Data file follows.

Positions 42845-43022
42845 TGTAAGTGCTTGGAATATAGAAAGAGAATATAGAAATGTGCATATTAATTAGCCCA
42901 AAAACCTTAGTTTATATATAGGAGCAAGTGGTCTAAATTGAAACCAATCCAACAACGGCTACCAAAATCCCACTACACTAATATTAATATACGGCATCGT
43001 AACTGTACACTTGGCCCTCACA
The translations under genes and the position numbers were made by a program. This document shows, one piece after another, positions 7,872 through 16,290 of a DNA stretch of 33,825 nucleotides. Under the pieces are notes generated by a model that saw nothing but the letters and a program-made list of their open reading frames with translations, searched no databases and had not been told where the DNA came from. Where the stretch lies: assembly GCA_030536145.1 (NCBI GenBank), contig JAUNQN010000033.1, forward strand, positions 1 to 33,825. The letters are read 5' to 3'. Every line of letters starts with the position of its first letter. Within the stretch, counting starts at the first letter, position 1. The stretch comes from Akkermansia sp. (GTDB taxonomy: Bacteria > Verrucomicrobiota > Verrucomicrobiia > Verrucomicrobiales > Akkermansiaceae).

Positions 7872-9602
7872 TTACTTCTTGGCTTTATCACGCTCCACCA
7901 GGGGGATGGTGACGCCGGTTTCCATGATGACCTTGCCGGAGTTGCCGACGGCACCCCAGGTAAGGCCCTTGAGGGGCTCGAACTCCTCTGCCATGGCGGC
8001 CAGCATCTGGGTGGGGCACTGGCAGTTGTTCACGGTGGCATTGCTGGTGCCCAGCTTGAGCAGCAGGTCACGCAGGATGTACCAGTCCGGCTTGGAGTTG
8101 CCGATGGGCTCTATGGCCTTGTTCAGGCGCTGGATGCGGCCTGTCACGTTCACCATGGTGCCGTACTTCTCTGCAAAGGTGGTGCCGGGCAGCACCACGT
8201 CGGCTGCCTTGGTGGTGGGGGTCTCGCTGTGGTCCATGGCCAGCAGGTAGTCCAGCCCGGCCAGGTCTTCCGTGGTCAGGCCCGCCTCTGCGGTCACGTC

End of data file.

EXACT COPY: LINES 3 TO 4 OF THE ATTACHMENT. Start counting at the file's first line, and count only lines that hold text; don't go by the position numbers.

42901 AAAACCTTAGTTTATATATAGGAGCAAGTGGTCTAAATTGAAACCAATCCAACAACGGCTACCAAAATCCCACTACACTAATATTAATATACGGCATCGT
43001 AACTGTACACTTGGCCCTCACA